A detached two-story outbuilding, linked by an architecturally-appropriate breezeway to a Georgian-style home, has won a National Chrysalis Grand award for Michael Nash Design Build and Homes.
The comprehensive 'extended family' solution-- which combines an 800 square foot top level in-law suite with a spacious garage and woodworking shop-- perfectly complements an existing 5,000 square foot house situated on five acres.
The addition to a Centreville home was named best "Residential Detached Structure" in the recently concluded Chrysalis awards event that compares projects by category in all fifty states.
Founded in 1993, the Chrysalis is considered the most prestigious of the remodeling industry's peer awards. Qualified Remodeler Magazine and Kitchen and Bath News are among the competition's national media sponsors.
In accepting the prize, Michael Nash president and founder Sonny Nazemian credited his design and engineering team, which surmounted a series of complex architectural, space-planning and regulatory challenges.
“Homeowners today are actively seeking creative ways to meet emerging family requirements,” Nazemian said. "The challenge is satisfying a diverse agenda that may touch on a wide a range of functional, aesthetic and code considerations. Our goal is always to enhance the whole property functionally, aesthetically -- and as an investment."
For the homeowners -- who have occupied the main house with their children for nearly a decade -- the change brings, to a happy conclusion, a long-running family concern that seemed to have no easy resolution.
“The owner's mother was getting older and confronting some aging issues-- which affected everyone," says Nazemian. "She wanted to spend more time with her grandchildren-- while retaining some privacy. A detached structure was the obvious option to explore."
Combining a skillful architectural elaboration with detailed technical demands, the multi-component structure strengthens the relationship of the brick-facing main house to its sprawling country setting. The appropriately-massed outbuilding linked to the primary residence via a brick-paved breezeway visually unifies the whole. A rear set of stairs, in turn, invites strollers to explore the large backyard that includes an in-ground pool.
From the start, the program addressed diverse family needs.
The owner's mother, who had previously lived alone in a Springfield townhome, sought assurances that her new living space would provide aging-in-place amenities.
Meanwhile, her son wanted a bigger, better footprint for his woodworking shop-- then situated in the existing garage.
Called-in for perspective, the Michael Nash team proposed plans for a 32-by-50 ft free-standing dwelling. To better rationalize the site plan, the new two-story addition was placed across the driveway-- about 40' away from the main house.
The first-level plan called for a four-door garage featuring two bays for a state-of-art woodworking shop, plus parking spaces for the mother's private use.
An entrance on the left side of the first level provides corridor-access to rear utility and storage rooms. An L-shaped interior staircase connects to the second floor. But there's also an elevator-- an aging-in-place consideration-- just behind the staircase.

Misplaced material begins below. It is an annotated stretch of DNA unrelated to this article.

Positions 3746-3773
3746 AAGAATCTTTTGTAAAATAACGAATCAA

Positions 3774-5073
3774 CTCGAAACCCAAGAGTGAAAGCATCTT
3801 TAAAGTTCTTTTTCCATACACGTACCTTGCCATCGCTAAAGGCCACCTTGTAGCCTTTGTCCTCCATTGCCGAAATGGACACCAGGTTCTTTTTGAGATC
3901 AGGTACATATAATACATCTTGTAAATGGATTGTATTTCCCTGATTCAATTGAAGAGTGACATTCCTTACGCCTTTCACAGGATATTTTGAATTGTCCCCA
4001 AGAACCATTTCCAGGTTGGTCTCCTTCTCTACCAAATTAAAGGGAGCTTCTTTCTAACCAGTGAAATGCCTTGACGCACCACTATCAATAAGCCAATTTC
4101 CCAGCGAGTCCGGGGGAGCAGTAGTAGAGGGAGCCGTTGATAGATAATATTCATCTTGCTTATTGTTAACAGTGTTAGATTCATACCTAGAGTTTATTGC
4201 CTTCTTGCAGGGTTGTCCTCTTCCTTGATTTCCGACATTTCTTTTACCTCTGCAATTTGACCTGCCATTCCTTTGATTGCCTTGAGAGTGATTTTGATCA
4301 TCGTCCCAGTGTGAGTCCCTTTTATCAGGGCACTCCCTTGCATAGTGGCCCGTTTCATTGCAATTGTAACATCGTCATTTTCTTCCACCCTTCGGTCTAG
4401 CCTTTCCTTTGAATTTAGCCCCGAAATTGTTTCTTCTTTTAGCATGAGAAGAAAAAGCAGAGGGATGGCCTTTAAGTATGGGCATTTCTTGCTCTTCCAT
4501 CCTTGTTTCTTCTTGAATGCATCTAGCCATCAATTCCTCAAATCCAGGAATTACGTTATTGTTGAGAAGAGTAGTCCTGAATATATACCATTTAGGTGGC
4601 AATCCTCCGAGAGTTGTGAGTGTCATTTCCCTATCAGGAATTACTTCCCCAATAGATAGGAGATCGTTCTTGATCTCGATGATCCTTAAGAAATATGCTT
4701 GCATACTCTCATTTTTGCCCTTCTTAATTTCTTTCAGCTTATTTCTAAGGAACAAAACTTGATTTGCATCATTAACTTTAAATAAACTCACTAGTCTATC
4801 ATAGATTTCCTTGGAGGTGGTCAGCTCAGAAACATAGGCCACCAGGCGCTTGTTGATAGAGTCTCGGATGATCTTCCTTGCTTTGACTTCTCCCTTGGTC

Upstairs, a large living room, dining room and open kitchen illuminated by tall louvered windows present a bright, uplifting living space ideal for entertaining or a quiet afternoon with a book.
Conveniently, the elevator opens directly into the dining room. A screened-in porch accessed via a sliding glass door provides a cozy open-air spot for afternoon tea.
The master bedroom suite boasts a walk-in closet and spacious master bathroom complete with a shower, a soaking tub, and a double vanity surfaced with large-scale porcelain tile that conceals a heated floor.
A bonus room -- sewing salon plus arts and crafts studio that doubles as a guest room-- is just down the hall. Entrances to the well-organized laundry room and pantry are mere steps away.
To reinforce the home's Colonial facade, the new addition is clad in matching brick fascia. Decorative keystones, brick soldier course and a corner quoin treatment borrowed from the house achieve a sympathetic elaboration.
The roofline and roofing materials match details in the main house, which is consistent with historic style guidelines.
Separate utility lines, power and HVAC assure the new structure's self-sufficiency. As part of the re-grading plan, the septic field was relocated to a different part of the yard.
Entering the driveway, the eye-catching breezeway spanning the two structures emphasizes an overarching architectural cohesion. The plan also obscures the big drop off from driveway to backyard-- while neatly framing rolling hills and iconic landscaping.
The upshot: a multi-generational home perfect for the extended family to enjoy their daily lives together.
“This was a fascinating assignment,” Nazemian says. “Developing and balancing an unusual space plan is always a challenge, so we are pleased with the national peer recognition.”
FOR INFORMATION: 703-641-9800 or http://www.MichaelNashKitchens.com
John Byrd has been writing about home improvement for 30 years. He can be reached @ 703-715-8006, www.HomeFrontsNews.com or email@example.com. Send photos of interesting remodeling projects to: firstname.lastname@example.org